The Victorians loved Boston ferns (Nephrolepisexaltata), and they’re still popular today, especially on Southern porches. Sometimes called sword ferns, Boston ferns reach two to three feet tall and wide and form green or bluish-green fronds that arch gracefully as they grow. Gardeners can enjoy Boston ferns on a porch, grow them outside in dappled shade, or pot them near a window that gets bright, indirect light. With the right care, these plants can thrive for years. Hint: The right amount of moisture in the air and soil are keys to success.
Boston Fern Care
Don’t let the name fool you. Boston ferns aren’t native to the northeastern United States. In their native—tropical regions, humid forests and swamps—they can reach seven feet tall. These perennials can overwinter outside in USDA Zones 10 to 12, but gardeners in cooler climates usually treat them as annuals or bring them indoors in the fall.
These ferns need fast-draining soil with a pH of 5 to 5.5 that’s rich in organic materials. If you’re growing your Boston fern in a container, make sure it has drainage holes, so water won’t stand around the roots and cause rotting.
Cool morning sun is ideal for Boston ferns. They need at least a couple of hours of bright, filtered or indirect light each day. Direct sun can burn them, but they won’t grow in total shade either.
Water regularly to keep their soil evenly moist, or when the top inch of soil feels dry. Outdoor plants often dry out faster than houseplants, so you may need to water in the morning and afternoon. Avoid letting your fern dry out, or it may not recover.
Most homes are too dry for Boston ferns. Give them more humidity by using a room humidifier, keeping their pots on top of pebbles in a tray filled with a little water (don’t let the pots touch the water), or misting often. Keep them away from drafts and vents.
Feed Boston ferns with a balanced houseplant fertilizer in spring and summer following the directions on your product.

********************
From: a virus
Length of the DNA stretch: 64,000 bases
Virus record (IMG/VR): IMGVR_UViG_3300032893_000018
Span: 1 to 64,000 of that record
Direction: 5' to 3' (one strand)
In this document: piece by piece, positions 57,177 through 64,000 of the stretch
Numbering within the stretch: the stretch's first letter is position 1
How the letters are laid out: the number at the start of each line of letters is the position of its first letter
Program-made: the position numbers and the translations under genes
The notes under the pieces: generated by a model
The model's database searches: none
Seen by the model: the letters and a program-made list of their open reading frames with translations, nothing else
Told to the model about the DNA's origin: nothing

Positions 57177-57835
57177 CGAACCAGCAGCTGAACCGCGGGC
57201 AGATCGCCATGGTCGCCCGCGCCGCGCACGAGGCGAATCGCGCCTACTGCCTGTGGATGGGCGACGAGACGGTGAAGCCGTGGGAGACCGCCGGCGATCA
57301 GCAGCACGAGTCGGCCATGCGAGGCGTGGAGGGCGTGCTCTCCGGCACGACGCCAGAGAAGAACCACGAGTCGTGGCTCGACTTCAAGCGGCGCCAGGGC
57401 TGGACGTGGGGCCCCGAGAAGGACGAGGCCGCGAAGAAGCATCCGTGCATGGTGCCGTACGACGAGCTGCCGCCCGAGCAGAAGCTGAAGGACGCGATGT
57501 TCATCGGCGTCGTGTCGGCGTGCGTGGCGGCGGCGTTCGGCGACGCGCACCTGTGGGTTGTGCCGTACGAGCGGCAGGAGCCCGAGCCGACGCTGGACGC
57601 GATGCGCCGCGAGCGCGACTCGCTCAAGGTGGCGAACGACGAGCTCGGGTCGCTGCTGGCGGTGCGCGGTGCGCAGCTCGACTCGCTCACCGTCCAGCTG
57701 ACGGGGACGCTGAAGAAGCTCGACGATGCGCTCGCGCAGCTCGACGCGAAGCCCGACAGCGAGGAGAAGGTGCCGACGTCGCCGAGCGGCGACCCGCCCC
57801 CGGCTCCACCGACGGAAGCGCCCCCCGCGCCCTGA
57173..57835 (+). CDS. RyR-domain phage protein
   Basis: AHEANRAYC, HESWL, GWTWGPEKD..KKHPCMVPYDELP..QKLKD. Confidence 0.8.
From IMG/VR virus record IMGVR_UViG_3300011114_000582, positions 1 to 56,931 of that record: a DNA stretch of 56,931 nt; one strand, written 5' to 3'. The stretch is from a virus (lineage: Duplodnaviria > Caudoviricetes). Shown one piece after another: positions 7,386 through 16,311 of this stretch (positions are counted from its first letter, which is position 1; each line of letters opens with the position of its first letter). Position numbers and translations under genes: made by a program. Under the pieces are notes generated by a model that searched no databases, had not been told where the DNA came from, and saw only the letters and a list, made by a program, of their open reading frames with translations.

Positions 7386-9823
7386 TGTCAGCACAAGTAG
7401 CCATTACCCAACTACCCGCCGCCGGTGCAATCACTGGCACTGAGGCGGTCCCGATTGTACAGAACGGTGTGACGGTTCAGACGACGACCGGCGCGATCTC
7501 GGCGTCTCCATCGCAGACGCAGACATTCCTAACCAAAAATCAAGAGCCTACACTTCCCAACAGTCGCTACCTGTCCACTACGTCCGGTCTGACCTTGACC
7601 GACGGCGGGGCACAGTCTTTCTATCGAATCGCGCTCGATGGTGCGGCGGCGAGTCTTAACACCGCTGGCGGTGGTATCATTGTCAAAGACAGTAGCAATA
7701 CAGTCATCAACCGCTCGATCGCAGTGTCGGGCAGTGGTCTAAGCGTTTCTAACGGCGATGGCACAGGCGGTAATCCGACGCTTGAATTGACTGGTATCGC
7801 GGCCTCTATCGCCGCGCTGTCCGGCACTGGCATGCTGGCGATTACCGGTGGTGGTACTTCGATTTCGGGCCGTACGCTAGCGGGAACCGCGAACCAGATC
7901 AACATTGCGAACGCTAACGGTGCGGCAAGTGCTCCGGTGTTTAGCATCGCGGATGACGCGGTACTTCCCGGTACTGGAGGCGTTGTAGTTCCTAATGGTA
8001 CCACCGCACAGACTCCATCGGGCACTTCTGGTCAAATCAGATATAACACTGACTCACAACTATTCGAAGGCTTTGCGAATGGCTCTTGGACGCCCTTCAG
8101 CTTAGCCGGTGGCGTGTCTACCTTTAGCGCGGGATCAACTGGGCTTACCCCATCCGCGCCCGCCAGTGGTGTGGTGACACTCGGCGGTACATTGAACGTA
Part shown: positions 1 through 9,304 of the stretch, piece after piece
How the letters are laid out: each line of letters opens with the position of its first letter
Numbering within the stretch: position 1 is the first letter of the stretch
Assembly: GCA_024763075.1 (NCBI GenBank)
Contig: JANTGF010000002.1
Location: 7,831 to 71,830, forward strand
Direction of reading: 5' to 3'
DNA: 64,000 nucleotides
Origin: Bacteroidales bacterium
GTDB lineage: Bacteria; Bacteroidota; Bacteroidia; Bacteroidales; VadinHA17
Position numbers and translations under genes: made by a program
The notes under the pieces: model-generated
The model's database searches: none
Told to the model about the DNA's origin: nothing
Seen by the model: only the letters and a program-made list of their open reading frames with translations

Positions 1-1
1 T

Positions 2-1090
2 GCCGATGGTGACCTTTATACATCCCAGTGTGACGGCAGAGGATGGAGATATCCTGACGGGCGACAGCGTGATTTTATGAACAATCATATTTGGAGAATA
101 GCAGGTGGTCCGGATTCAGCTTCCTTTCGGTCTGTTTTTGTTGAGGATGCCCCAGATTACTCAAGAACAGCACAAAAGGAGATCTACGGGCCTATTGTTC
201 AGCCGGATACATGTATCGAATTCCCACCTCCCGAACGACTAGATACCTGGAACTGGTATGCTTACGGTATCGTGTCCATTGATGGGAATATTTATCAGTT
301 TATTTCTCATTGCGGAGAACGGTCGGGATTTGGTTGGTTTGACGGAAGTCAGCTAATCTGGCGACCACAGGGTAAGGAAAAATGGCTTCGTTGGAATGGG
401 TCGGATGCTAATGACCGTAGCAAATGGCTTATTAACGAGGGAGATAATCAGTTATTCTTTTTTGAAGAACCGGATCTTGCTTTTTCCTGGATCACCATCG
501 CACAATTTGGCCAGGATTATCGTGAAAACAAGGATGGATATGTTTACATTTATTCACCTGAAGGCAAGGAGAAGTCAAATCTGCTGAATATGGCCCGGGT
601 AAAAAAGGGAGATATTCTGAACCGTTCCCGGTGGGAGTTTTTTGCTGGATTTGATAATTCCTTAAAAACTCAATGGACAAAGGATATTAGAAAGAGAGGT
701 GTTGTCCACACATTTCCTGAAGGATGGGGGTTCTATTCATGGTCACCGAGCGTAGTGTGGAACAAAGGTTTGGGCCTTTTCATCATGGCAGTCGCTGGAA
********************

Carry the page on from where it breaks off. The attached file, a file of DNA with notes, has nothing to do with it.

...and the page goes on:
To overwinter your fern, move it to a cool, dark place where the temperature doesn’t drop below 55 degrees F., such as a basement. Reduce watering to once a month. In the spring, cut off dead fronds and move the fern back outdoors.
Types of Boston Ferns
Some types of Boston ferns are easier to find than others, but they’re all easy to grow. Hardiness zones can vary, so check the plant tag if your fern will be outdoors when the temperatures drop.
This fern is the classic Boston fern. The light to medium green fronds can grow 4 feet long.
«Florida Ruffle» is a medium-size plant with feathery-looking leaflets.
«Golden Boston» has golden-green fronds and brightens shady nooks or garden spots.
«Massii» is darker green than «Bostoniensis» and has a stronger cascading habit.
«Rita’s Gold» is compact, with chartreuse to golden fronds.
«Roosevelt» has lacy, frilly foliage and long, wide fronds.
A compact, ruffled fern, «Dallas» doesn’t shed as much as other Boston ferns.
«Teddy Junior» is a relatively compact fern with light green foliage that darker.
At less than 12-inches tall, «Lemon Buttons» is perfect for terrariums.
«Fluffy Ruffles» is prized for its softly ruffled fronds.
«Tiger Fern» has attractive gold and green «striped» leaves.
How to Prune
Little pruning is needed, except to remove fronds that have lost their leaves or died. When you prune, don’t cut at the top. Cut the side fronds or trim around the plant to shape it. Prune in spring or summer, or when you’re repotting.
How to Propagate
You can propagate a Boston Fern by cutting or pulling a runner off the base of the plant. Don’t worry if you don’t get any roots; they’ll develop when you put the runner into a pot of potting mix. Water lightly and cover the pot with a clear plastic bag. Keep it in bright, indirect light where the temperatures are 60 to 70 degrees F. When you see new growth, take off the bag.
You can also divide a Boston fern. Let the plant to dry out and then take it out of its pot. Cut the root ball into 1- to 2-inch sections. Clip the roots to 1 ½ to 2-inches long and pot up the sections in fresh potting soil. Keep them evenly moist in a warm, bright spot out of direct sun.
How to Pot or Repot
Spring is the best time to pot or repot a Boston fern. Use a pot with drainage holes that’s a little bigger than the root ball. Slide the fern out of its original pot and put it in the new one. Add fresh potting mix to within one inch from the top. Firm down the soil and water thoroughly.
Boston ferns can be plagued by diseases like root rot and powdery mildew. To help prevent these, don’t overwater or let the soil stay soggy.
Dry, curled foliage is usually a sign that the humidity is too low.
Too much sun can scorch Boston ferns and turn the foliage tips brown.
If you spot pests like spider mites, mealybugs, scale, or fungus gnats, quarantine your Boston fern until you can eliminate them. Try knocking them off with a spray of water from your hose shower or spray them with horticultural or Neem oil. Spray weekly until they’re gone.
Too much fertilizer can cause frond tips and edges to turn brown. Flush the soil with lots of water and wait six months to feed again. Repot container-grown ferns in fresh potting mix.